I want a Saturday.
I want a day to sleep in, watch television, eat pancakes. I want a day to do what I want to do.
Instead, I have a nine-month-old who is wide awake at 7 am. I have at least six loads of laundry to do, another sink of dishes to wash, a two-year-old that needs a bath…which reminds me, the bathrooms really need to be scrubbed. I then need to run to Walmart to buy a pair of stockings for tonight–my sisters are dancing in a ballet that I’m attending. Or at least I’m attending part of it, because I will have to leave to drive an hour to work, where I will be until eight tomorrow morning.
And then I will come home and do it all over again.
Oh, and did I mention my husband is on a thirty three hour shift starting this morning?
Moms don’t get Saturdays or vacations or holidays. We get laundry and dishes and a baby that wants to be held all day long and a toddler who follows after us, leaving chaos in his wake.
And it can get so tiring. The never ending to-do list that seems to be on an endless loop of repeating can become so wearying if we let it. Especially when our husbands work away or work long hours and all those mothering tasks fall solely on our shoulders. It can easily become overwhelming.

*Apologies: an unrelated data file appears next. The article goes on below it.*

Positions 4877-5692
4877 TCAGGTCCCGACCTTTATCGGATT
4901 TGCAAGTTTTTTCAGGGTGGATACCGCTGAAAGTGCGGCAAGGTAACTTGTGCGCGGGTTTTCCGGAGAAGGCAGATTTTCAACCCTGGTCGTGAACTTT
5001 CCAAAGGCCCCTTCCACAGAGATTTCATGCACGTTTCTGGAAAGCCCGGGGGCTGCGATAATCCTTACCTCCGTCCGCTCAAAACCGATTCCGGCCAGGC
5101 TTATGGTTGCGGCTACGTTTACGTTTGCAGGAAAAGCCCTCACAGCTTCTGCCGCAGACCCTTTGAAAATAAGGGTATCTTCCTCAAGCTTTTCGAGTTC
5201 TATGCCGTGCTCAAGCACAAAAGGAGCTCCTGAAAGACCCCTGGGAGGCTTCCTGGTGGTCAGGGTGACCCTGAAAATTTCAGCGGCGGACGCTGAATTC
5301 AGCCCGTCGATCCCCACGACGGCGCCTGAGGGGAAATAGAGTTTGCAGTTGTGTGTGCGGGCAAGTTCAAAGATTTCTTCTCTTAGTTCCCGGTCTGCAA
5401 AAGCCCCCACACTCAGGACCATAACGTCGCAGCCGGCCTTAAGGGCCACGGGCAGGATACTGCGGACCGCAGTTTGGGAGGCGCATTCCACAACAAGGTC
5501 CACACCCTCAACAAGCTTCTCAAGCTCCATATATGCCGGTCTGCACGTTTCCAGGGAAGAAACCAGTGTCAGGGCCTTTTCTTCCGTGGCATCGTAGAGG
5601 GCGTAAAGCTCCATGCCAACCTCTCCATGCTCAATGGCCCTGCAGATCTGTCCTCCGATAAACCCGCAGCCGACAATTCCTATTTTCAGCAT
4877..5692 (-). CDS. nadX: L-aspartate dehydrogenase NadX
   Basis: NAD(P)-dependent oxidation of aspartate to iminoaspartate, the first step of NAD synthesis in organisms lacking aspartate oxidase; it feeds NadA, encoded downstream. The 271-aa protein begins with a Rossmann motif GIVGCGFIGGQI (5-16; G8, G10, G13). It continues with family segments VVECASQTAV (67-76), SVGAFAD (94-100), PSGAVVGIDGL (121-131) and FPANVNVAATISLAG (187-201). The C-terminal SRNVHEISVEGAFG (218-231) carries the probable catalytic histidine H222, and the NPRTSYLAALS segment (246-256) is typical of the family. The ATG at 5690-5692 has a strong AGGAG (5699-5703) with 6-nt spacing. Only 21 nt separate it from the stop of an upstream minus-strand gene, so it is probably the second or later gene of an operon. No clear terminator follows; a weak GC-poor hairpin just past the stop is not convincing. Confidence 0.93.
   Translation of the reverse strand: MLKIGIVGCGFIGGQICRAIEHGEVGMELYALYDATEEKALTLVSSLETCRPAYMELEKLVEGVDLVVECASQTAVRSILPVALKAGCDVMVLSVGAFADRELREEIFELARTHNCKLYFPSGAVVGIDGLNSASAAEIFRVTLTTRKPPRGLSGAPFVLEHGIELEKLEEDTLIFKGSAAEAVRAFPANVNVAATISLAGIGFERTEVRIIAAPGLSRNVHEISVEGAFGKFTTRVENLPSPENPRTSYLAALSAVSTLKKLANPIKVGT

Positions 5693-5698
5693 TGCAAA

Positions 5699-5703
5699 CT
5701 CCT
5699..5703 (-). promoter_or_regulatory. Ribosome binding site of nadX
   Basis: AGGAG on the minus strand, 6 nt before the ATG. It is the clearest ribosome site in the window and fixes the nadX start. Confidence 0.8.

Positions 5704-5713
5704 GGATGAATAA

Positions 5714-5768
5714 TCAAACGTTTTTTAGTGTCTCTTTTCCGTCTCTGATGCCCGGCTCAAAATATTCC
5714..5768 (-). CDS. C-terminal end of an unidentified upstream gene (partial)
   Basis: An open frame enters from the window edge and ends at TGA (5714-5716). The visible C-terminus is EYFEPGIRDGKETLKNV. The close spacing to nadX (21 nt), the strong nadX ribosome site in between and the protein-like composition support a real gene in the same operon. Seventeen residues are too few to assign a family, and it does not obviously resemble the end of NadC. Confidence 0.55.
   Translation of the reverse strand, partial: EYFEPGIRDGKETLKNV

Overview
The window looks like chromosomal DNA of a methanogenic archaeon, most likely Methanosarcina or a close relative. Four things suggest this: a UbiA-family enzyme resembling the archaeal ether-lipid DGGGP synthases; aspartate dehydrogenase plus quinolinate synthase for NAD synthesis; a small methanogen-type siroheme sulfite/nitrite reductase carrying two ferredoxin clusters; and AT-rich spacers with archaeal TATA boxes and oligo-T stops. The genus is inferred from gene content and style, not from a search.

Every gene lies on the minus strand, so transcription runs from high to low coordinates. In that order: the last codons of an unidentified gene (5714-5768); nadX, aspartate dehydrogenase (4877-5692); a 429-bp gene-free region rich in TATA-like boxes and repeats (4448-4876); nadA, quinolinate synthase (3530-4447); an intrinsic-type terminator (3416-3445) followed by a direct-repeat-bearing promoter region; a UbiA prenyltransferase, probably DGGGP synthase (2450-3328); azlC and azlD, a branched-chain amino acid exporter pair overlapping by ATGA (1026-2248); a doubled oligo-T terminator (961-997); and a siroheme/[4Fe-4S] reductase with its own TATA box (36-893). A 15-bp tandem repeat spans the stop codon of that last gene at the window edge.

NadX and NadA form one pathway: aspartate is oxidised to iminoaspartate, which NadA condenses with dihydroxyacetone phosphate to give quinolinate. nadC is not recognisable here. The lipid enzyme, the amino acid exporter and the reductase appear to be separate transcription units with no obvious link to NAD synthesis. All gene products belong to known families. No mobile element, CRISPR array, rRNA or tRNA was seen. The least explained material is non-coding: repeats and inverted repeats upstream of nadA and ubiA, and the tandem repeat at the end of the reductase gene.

So I start at the beginning. I do one thing–a load of laundry–and move onto the next, not letting my mind wander to what else needs to be done. When the two-year-old desperately needs some attention, I mentally put the list aside. I can come back to it, I can do it later. When the baby needs some cuddling, I put it aside again and pick her up. I stop letting the list rule my life and overwhelm me as it so easily could.
I probably won’t get everything done today that I need to. But this season of life, this season with small children, is a season of grace. Grace given to exhausted, weary, overwhelmed me–grace that says, it’s okay to fail here. It’s okay if those dishes stay in the sink. It’s okay if the upstairs bathroom doesn’t get scrubbed.
It’s okay if the little ones need cuddling instead of chores getting done.
This motherhood stuff–it’s not a race, it’s a journey. We’ll all get to the end at one point or another, far more haggard and worn out than when we started.
And for that journey, I wish you grace.
This is linked at http://www.hopeforthewearymom.com. I couldn’t nab the button, but this is a great site for encouragement when you need it most.